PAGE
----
I know Ventolin doesn't prevent for me because I had a pre and post PFT done to prove this. But doctors rarely order PFTs to determine if the Ventolin they are ordering on all their patients is working.
That would make too much sense. Better sense would be to use common sense and not order ventolin at all unless it is needed, or at least proven to be effected, which could be a subjective or objective measure.
But actually assessing to determine effectiveness would mean an actual assessment, which would be way to much work for some doctors to bother with. So they just order what feels right, not what is right (Kind of like Washington Politics, hey!).
I suppose you can create a third angle with this argument. If Ventolin should never be used unless a patient is having an exacerbation, then Serevent should never be used period. If the corticosteroid is doing its job, the patient should never get short of breath in the first place.
Yet that may not be a reasonable claim for many patients. Still, Serevent and Ventolin are the same medicine. And, while a patient is taking Serevent on a daily basis, it is still considered safe to use Ventolin with Serevent ( but never safe to use Serevent more than twice a days).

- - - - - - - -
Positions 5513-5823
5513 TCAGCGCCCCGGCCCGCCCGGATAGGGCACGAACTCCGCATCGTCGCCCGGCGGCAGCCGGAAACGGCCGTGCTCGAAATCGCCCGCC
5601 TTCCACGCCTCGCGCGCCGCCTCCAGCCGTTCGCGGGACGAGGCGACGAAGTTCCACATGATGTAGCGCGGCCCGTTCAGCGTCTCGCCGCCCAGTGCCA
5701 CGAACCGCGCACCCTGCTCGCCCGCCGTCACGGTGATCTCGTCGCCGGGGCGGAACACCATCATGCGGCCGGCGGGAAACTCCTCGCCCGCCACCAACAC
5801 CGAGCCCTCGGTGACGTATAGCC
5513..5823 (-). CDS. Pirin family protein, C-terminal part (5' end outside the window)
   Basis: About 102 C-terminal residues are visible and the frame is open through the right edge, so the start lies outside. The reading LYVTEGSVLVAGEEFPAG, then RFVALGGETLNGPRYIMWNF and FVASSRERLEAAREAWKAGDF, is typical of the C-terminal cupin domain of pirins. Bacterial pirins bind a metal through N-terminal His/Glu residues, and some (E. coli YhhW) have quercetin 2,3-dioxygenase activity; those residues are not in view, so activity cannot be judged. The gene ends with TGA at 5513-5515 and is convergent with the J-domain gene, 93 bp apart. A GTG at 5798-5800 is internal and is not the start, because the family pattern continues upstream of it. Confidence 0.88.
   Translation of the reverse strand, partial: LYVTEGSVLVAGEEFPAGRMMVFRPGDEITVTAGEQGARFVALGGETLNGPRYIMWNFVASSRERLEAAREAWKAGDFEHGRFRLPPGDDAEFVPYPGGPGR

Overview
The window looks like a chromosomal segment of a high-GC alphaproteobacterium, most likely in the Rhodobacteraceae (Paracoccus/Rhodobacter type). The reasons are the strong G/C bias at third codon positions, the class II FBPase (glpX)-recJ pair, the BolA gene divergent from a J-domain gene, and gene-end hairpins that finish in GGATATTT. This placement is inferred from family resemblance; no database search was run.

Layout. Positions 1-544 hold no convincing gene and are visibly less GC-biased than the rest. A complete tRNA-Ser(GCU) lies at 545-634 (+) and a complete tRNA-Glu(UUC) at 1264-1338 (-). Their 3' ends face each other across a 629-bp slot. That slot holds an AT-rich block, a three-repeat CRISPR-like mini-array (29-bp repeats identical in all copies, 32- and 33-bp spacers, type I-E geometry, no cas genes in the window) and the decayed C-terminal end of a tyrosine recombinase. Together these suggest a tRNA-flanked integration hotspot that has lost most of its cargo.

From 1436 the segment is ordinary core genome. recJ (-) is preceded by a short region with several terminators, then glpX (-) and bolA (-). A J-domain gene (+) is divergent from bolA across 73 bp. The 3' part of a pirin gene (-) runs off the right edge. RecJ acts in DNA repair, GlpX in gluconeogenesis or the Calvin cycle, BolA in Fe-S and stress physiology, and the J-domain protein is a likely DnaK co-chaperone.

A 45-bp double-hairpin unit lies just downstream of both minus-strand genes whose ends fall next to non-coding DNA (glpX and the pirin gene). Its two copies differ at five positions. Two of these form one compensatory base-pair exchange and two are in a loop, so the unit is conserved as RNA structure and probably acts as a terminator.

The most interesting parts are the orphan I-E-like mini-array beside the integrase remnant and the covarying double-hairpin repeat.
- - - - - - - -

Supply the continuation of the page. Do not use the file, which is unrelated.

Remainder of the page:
So, if you still need to use Ventolin every day regardless of being on Serevent, is the Serevent even doing it's job? Is it really preventing bronchospasm?
Or, is the reason Advair improves the lives of asthmatics so much more do do with the fact it's easy to use, convenient to carry around, and only needs to be taken twice a day, and not because it has both a corticosteroid and long acting bronchodilator. In other words, would a discus of Flovent alone work as well as Advair?
If the answer is yes, then any patient on Advair that costs $120 could easily be switched to a medicine like Vanceril which costs $38, and not lose any of the benefits. However, there would be one big if here: the patient would have to be as compliant with the Vanceril inhaler as he is with the Flovent discus.
Vanceril may be needed 4 times a day instead of the convenient two. Plus those patients who are now taking Vanceril will also have to lug around a bulky spacer. Obviously we're supposed to carry one around with our Ventolin too, but you and I both know most asthmatics (especially guys) don't carry spacers with them.
Ideally, Advair is better all the way around, except for cost. But, if you are strapped for money, perhaps an alternative generic corticosteroid may work just as well as the Advair, if proper technique is used. That means you have to use a spacer.
And perhaps, if you or your doctor thinks Serevent works so well for you, then why not take Ventolin every 4-6 hours round the clock too, regardless of what the guidelines say.
If I haven't lost you with my rambling here, tell me where you think I'm wrong (or right).
* costs listed are estimates.
**Advair and Symbicort are basically the same med, so when I refer to one, I'm also referring to the other.
***Xopenex may be ordered as well, and if it is the frequency is usually every 4-8 hours because that's how long the medicine lasts.